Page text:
Last night at the Creative Commons salon in SF (http://wiki.creativecommons.org/Salon) the buzz around the Google – YouTube deal was not so much about the implications on Big Media content but rather about the content posted by independent users. The Burning Man-esque crowd of copyright reformers seemed to feel that Big Media would find a way to get paid for their content. But there was a lot of chatter about who was going to make money off the individual's work. Free server space for video hosting is a table stakes expectation. Unless GooTube can cut users in on the monetization of eyeballs to their work, the CC crowd fealt that the audience of video generators would migrate elsewhere much like LonelyGirl15. The creators of LonelyGirl limited their posts to YouTube once they realized they could make more money by teasing the content on YouTube & MySpace but bringing people to their own site (www.lonelygirl15.com) that could be directly monetized with Revverized videos.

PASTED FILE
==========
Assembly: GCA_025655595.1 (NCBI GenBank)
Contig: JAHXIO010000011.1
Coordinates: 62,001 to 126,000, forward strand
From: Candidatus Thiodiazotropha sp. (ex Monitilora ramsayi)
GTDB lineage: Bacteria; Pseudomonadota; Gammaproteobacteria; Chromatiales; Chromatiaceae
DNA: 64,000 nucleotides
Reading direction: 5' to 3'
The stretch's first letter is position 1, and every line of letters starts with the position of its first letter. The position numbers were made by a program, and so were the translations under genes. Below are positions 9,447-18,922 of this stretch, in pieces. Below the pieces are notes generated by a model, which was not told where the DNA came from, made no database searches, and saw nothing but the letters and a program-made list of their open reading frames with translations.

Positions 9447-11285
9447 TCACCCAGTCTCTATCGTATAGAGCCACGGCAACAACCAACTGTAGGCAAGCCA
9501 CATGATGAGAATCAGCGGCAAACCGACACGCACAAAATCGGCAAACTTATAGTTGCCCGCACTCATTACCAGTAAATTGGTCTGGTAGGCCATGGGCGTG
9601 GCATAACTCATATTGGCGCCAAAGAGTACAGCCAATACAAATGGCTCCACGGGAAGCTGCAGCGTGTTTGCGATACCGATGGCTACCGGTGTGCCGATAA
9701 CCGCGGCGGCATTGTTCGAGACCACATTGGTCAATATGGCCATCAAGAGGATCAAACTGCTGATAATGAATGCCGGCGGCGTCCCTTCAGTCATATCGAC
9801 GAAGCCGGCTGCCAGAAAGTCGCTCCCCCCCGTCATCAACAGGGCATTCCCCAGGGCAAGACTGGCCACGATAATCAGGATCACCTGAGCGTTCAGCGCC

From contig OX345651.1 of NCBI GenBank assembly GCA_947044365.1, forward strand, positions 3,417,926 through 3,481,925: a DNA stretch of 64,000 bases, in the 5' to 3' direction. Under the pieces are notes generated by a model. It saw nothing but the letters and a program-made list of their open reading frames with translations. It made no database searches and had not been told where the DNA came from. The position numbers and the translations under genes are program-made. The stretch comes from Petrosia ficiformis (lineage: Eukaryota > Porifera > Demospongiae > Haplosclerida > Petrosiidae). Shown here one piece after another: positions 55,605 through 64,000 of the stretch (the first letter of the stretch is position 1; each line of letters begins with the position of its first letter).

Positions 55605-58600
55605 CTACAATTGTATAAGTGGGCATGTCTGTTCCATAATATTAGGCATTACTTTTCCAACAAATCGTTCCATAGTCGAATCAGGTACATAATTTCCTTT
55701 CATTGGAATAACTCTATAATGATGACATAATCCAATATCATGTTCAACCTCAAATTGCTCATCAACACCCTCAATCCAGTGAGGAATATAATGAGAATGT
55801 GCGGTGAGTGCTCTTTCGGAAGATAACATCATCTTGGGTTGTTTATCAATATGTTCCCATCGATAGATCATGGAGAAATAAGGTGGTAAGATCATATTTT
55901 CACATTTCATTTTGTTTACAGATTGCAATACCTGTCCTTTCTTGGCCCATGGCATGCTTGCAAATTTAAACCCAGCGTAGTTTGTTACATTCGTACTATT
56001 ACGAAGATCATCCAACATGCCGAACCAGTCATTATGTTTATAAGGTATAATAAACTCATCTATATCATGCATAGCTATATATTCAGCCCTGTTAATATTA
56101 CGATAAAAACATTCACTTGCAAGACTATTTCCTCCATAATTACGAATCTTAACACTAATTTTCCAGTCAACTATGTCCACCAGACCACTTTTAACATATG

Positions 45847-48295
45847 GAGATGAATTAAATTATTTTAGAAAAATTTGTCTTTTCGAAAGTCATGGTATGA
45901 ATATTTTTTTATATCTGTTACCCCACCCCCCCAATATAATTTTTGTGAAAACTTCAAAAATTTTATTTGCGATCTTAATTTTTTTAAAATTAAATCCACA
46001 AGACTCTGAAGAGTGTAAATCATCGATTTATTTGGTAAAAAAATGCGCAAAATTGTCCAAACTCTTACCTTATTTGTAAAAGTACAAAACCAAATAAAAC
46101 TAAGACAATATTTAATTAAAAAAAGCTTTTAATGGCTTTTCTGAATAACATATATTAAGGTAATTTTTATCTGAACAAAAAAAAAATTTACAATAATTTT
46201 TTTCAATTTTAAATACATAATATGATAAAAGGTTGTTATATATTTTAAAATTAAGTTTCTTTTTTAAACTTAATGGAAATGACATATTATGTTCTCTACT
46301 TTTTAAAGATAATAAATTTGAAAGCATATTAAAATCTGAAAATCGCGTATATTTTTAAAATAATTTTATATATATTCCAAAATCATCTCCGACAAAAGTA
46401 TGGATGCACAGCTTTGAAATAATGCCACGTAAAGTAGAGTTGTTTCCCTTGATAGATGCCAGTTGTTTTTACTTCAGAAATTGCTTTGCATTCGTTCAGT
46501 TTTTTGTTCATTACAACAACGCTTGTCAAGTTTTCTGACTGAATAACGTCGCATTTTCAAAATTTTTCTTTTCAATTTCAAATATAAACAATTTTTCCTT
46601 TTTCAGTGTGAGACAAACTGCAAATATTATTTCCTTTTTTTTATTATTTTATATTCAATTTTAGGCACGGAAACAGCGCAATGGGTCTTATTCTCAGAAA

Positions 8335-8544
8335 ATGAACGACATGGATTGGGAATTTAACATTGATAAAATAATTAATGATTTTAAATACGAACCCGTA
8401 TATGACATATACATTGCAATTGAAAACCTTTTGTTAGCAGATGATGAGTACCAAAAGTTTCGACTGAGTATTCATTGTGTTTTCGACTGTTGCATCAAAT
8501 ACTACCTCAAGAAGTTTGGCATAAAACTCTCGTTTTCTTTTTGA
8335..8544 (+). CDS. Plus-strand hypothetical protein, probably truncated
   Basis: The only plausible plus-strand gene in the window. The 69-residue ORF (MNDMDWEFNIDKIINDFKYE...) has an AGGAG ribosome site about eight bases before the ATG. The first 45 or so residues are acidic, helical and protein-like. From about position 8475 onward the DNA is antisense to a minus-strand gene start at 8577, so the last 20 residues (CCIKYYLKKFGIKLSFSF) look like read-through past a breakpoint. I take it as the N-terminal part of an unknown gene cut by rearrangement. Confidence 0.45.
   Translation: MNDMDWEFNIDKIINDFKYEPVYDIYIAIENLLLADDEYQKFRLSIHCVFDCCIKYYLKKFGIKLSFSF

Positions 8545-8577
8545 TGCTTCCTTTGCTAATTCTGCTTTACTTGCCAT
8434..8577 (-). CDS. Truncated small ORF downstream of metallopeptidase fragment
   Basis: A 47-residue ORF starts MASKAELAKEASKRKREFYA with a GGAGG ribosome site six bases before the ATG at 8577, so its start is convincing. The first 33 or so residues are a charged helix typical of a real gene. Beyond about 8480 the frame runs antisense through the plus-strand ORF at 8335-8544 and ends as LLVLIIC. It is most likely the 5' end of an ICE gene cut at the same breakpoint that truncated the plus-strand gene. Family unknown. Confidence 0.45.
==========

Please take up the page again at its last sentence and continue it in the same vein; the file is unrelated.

It's safe to assume that the makers of AdSense and king of the micro-payment will find a way to financially reward independent video creators. However, even with a parity compensation program, YouTube should maintain its audience provided that they properly nurture the YouTube brand. Few digital media brands have exploded on to the popular consciousness like YouTube. Awareness is sky high, yet I would suggest that the depth of understanding of the YouTube brand is quite low.
In addition to using its new found resources to invest in a more rewarding user experience for video uploaders, YouTube would be wise to further invest in the drawing power of its Brand Awareness. If it becomes cooler to upload your videos directly on to your own blog, profile, or some other video service, the YouTube audience could erode.